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Format: Paperback
Don't be fooled by the description on the jacket or the fact that the AQS published this book! There are all kinds of subplots here that will appeal to both men and women. Somehow the authors weave together the Korean War, post traumatic stress syndrome, child abandonment,post-partum depression, and of course, quilts. The story is not a downer, either. Hope they come out with a sequel!
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By Karen on February 26, 2013
Format: Kindle Edition Verified Purchase
it was sad and disturbing that a persons whole view of a loved one and there impact on life could be so adversely affected by digging into the heretofore unknown past. People have a right to keep personal things personal, this story vio;lated that right.
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Format: Kindle Edition Verified Purchase
Korean War POW's story interwoven with young family of today through the discovery of a quilt. Well told and deals with the Forgotten War and Post Partum Depression, how it can affect a young family.
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Format: Paperback
Heart for a Hero made me laugh, remember old times with family, wish for simpler times and think of family members who have already gone on before us with very dear memories.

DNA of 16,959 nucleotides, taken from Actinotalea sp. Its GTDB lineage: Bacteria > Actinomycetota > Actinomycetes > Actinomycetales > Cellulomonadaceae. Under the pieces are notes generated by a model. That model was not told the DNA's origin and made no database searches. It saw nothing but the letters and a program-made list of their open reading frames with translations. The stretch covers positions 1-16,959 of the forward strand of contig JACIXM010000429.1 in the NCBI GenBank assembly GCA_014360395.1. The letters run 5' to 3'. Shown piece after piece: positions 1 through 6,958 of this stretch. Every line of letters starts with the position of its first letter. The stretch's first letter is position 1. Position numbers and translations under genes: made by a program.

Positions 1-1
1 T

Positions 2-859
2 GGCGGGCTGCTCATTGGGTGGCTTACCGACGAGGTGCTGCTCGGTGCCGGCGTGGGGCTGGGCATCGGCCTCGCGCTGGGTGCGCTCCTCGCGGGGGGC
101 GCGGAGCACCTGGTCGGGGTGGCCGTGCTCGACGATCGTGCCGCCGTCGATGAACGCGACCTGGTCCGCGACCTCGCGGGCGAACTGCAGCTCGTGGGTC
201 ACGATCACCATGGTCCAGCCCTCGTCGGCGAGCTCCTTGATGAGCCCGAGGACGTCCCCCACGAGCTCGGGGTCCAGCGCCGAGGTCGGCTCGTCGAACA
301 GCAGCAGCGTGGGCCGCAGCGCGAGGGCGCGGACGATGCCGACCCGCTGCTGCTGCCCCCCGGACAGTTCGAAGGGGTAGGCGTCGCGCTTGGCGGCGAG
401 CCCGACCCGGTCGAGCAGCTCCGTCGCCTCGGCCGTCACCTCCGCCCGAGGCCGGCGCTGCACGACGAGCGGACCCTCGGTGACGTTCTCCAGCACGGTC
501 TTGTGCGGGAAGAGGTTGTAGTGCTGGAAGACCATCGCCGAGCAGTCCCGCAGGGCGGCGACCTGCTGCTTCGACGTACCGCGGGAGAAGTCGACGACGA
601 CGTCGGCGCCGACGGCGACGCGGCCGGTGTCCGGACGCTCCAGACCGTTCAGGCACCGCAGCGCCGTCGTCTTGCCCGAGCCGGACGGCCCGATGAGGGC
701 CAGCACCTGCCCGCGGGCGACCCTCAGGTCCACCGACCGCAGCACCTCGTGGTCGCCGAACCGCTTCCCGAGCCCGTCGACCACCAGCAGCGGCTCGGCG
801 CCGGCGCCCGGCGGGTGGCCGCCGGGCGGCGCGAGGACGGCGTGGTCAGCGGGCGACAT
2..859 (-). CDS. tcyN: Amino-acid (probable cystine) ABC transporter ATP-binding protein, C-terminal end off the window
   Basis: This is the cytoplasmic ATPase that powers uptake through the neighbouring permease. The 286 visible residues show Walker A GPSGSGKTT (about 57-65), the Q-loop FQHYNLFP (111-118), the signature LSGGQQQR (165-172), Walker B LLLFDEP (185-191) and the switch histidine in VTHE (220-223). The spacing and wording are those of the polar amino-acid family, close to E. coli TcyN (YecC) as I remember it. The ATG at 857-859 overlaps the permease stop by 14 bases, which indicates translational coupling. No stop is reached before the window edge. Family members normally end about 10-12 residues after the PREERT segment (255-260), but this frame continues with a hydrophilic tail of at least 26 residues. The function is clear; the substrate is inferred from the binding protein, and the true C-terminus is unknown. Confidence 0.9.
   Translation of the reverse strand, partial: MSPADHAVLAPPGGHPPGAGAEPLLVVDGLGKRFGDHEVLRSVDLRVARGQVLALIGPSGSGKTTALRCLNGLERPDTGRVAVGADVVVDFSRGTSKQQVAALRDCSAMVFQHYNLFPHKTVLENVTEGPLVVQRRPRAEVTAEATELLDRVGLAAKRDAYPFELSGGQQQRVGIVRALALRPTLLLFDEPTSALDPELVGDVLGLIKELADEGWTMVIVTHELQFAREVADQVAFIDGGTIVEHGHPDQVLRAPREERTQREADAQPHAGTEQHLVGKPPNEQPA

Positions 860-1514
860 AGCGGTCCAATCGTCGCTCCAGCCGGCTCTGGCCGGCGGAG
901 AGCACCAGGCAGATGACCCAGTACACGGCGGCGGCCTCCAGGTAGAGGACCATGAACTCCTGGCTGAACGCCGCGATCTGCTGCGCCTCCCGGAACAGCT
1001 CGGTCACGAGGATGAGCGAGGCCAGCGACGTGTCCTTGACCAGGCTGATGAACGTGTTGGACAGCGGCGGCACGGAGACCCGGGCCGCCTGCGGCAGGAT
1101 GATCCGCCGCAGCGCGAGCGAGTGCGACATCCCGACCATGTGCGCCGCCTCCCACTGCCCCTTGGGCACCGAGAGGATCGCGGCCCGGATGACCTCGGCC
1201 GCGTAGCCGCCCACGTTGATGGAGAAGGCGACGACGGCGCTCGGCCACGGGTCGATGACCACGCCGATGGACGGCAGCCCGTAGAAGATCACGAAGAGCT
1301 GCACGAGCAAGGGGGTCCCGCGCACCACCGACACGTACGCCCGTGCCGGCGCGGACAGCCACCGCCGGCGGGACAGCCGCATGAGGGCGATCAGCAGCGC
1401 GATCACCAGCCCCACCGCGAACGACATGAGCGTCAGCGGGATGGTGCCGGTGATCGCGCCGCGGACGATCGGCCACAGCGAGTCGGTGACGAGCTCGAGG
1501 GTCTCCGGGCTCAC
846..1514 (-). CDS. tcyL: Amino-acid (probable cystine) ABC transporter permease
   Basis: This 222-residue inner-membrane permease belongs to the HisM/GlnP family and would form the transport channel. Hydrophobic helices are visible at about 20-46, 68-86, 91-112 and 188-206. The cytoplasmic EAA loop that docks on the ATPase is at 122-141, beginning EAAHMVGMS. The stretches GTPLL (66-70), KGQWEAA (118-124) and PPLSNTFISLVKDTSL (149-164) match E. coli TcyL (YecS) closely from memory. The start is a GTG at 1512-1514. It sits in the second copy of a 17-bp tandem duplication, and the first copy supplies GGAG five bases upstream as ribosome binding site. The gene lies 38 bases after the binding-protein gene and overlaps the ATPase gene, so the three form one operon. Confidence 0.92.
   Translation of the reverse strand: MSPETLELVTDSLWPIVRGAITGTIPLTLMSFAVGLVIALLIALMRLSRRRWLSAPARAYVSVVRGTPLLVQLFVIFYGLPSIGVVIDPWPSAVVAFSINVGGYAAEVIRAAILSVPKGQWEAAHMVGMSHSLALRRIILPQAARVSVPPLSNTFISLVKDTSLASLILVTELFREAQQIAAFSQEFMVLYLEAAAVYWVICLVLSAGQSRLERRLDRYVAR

I had forgotten how in touch a quilt can make you with all the things that have gone on in a families life. i've got to admit I have missed those memories.
I read this book in two days. I didn't want to put it down! I'm ready for the next one!
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Format: Paperback
Ditto somehow manages to stitch together totally disparate themes into a congruous, heartfealt and uniquely American story. There are sparse hints of a writing style crafted by the southern luminaries that made thier mark in the literary world long before.
From the title to the epilogue Ditto traces the lives of ordinary and extraordinary people through the life of Quilters and what binds us as humans through love, war and time. The characters are evocative and real and he eloquently captures the trials and tribulations of heroes and everyday, humble, family life.
An excellent read. I am looking forward to the next from this promising, young Author.
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Format: Paperback Verified Purchase
I like mystery quilt books and this was hard to put down. It touches on prisoners of war and what happened to them during the Korean War,but also talks about depression and I work in mental health,so I found it very interesting.
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Format: Kindle Edition Verified Purchase
Although the themes of quilting, postpartum depression and the Korean War would not seem to make for a good story, I enjoyed the book. Get ready for a good cry.